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Molly Priesmeyer

The perils and promise of joint custody ... of a dog

The first time I saw him I knew I loved him. He was bounding in the street, tongue out, giant smile across his giant face, as happy as I had ever seen any four-legged creature. "Stop the car! Stop the car!" I yelled to my then-boyfriend, who didn't see the dog doing freedom love leaps about five feet from the car's hood. I opened the car door, and a then-55-pound pit bull "puppy" leapt right in, licking our faces like he had been waiting for us on that street corner forever. 

Over the next few weeks, I'd see him chained up to a tree in the neighbor's yard. Someone had also put a thick, heavy chain around his neck and covered it in layers of duct tape, making him carry a bulky, grit-colored collar behind his already heavy head. I'd remark that "the nicest dog I had ever met" was lonely and sad, and I'd find excuses to walk over and soothe-talk him and wave my fingers through the chain-link fence in an imagined solidarity sign. 

When the owner told me he was taking him to the Humane Society because he couldn't handle him, I knew I had to get him. Five years ago, a dog like him wouldn't make it. The guy wanted money for him, too much money, and a bunch of nice souls on the internet donated to his rescue funds. 

Today, that giant dog is 85 pounds, and he is at my ex-boyfriend's house. But thanks to our arrangement, I will see Scoobi (his "given" name) this weekend, because for the past four years, we have shared joint custody of a dog. Scoobi gets constant devotion, and we each get to share the responsibilities that come with owning an 85-pound food-obsessed leash-staring walk-begging prone-to-sunburn dog who tries to sit in the lap of everyone he meets. 

Dog ownership has changed over the years, which highlights one of the many reasons it's so hard to totally give him up. Since the 1960s, dog and cat ownership has quadrupled, reaching 150 million total cats and dogs in homes. Thirty-six percent of households have a dog. This year, we're likely to spend $60 billion on them in the U.S. alone. Yet it wasn't till the last two decades or so that dogs have become a big part of the family, leaping from the back yard hay pile to their owner's comfy bed.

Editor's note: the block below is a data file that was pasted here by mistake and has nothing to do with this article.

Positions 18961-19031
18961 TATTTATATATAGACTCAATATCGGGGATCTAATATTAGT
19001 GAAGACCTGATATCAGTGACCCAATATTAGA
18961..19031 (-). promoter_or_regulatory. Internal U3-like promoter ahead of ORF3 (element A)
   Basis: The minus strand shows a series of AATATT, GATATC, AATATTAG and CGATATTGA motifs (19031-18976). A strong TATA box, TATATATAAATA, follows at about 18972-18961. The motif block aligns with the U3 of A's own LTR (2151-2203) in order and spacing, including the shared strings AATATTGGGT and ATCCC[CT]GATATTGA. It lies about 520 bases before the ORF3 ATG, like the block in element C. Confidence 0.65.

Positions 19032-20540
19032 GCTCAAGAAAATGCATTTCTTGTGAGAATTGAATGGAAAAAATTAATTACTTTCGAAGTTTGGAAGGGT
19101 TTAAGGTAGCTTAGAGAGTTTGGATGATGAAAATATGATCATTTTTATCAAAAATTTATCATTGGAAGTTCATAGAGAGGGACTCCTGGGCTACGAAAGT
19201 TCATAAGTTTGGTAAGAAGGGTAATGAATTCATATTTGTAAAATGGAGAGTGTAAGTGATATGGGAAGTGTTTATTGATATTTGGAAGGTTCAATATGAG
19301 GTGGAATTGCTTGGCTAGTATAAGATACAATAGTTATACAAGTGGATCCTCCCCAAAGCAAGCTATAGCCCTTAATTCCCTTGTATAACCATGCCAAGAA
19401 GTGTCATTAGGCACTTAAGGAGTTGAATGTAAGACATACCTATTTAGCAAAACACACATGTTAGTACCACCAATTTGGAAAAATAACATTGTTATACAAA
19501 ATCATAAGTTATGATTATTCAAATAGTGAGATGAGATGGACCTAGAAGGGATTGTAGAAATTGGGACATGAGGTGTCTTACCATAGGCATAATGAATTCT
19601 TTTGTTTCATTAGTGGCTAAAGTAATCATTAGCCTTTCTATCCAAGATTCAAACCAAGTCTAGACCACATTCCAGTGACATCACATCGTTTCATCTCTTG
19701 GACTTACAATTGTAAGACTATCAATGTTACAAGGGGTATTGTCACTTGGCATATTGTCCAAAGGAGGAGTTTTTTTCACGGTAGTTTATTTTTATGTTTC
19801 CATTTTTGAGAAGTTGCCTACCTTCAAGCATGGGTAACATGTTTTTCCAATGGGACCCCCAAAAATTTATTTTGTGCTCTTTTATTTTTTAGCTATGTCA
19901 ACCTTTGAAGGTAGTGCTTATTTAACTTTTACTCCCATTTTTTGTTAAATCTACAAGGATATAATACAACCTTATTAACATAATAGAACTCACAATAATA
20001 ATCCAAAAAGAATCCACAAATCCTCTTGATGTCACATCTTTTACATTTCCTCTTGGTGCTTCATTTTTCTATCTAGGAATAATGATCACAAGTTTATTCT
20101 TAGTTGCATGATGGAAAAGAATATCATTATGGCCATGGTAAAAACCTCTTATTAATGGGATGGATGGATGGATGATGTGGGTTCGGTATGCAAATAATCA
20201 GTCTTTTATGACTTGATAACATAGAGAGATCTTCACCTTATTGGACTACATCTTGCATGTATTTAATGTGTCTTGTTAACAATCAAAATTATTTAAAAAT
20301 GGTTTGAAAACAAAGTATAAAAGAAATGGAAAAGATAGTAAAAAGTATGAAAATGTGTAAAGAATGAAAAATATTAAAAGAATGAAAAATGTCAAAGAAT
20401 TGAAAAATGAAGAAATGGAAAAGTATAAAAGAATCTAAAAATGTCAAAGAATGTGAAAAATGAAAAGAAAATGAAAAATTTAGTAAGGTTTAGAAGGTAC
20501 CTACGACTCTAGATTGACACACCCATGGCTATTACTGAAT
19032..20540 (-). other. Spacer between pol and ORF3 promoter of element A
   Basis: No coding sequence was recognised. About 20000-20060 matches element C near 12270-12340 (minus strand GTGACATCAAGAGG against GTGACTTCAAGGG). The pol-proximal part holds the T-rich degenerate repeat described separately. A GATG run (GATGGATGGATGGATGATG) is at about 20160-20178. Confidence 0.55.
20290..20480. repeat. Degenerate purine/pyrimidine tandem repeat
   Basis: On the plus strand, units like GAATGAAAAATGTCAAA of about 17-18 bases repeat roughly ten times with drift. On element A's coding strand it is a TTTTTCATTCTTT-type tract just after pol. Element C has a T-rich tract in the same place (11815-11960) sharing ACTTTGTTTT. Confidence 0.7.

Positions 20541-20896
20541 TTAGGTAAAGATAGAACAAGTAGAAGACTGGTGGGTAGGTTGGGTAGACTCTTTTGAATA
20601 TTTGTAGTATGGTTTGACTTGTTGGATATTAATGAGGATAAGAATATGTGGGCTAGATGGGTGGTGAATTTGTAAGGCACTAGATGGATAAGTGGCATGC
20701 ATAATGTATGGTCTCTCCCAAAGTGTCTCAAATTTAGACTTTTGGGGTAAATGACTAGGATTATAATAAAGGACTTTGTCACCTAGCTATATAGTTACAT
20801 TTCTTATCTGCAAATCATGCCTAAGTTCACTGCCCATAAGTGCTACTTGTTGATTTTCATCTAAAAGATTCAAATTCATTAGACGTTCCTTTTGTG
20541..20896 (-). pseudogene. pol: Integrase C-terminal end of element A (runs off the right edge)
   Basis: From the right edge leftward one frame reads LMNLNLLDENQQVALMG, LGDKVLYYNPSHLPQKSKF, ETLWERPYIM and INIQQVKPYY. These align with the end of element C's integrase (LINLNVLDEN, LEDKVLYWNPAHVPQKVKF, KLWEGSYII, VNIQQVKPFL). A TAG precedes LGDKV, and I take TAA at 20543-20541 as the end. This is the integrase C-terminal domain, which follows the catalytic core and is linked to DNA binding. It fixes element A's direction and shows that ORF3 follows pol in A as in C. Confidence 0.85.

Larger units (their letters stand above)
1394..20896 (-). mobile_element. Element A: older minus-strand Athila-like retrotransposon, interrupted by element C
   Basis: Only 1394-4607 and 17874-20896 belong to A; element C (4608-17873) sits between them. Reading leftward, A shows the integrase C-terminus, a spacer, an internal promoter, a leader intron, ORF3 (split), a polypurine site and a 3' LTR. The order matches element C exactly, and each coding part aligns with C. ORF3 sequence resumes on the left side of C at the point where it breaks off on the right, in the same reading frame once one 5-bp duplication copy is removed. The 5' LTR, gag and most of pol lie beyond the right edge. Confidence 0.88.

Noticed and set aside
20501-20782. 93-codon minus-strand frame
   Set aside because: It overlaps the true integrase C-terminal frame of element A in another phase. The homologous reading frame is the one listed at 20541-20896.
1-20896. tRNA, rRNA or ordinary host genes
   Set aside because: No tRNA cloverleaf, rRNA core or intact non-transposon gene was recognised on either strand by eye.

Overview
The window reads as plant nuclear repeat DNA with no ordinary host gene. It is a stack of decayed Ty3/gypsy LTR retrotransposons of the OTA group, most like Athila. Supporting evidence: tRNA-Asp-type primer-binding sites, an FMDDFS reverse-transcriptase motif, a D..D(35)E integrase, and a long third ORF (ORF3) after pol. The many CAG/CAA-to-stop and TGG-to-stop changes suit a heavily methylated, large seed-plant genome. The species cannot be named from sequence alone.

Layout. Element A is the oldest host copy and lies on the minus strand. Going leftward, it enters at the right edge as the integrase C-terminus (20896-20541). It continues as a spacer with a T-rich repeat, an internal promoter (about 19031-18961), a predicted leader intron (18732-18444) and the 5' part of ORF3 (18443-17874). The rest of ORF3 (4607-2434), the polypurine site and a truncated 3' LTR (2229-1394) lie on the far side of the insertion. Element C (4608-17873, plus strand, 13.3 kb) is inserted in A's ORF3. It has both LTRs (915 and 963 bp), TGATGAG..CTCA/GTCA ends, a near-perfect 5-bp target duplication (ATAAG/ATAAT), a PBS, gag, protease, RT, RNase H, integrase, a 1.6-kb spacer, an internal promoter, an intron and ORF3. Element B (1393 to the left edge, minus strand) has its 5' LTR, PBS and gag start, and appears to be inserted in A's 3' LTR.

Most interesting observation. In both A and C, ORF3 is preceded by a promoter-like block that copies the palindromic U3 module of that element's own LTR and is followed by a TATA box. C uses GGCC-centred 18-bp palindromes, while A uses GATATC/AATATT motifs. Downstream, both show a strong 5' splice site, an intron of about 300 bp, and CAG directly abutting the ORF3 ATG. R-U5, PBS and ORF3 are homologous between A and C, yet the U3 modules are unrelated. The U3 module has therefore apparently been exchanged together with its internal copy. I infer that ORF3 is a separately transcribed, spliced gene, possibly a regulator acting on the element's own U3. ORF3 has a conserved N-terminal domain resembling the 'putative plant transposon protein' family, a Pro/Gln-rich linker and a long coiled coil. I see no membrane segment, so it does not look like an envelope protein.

David Grimm, author of Citizen Canine: Our Evolving Relationship with Cats and Dogs, attributes the change in pet-owner relationships to the shifting ways we live now. "Now you have a lot of people living just as couples without kids, you have empty nesters, you have huge divorce rates, people living by themselves. There's a real emptiness in our homes that cats and dogs have filled. This isn't fringe behavior to treat a pet like a member of the family. It's not the crazy cat lady or the crazy dog person. It's society."

Sharing a dog, "co-parenting," or having "joint custody," is increasingly common, though it's not recognized by law. Dogs, for the most part, are still considered "personal property," the sharing of which is considered by law like trading an old gym sock back and forth. But even the concept of dogs as purely property is slightly shifting.

Last year, in France, a new bill changed the definition of animals from "movable goods" to "living and feeling beings," ending what one lawyer described as a "legal gray area" for dogs and cats stuck in the middle of a custody battle. Of course, in the U.S., we're a little less open about legally categorizing pets as "feeling beings," yet there is a push to upgrade the legal status of dogs to "personhood," the same benefit corporations receive. 

In a New York Times opinion piece in 2013, Gregory Berns, a professor of neuroecomonics at Emory University, argued that dogs are people, too, a discovery based on training and studying dogs with an MRI scanner that revealed they experience deep emotions. We must "reconsider treating them as property," he wrote.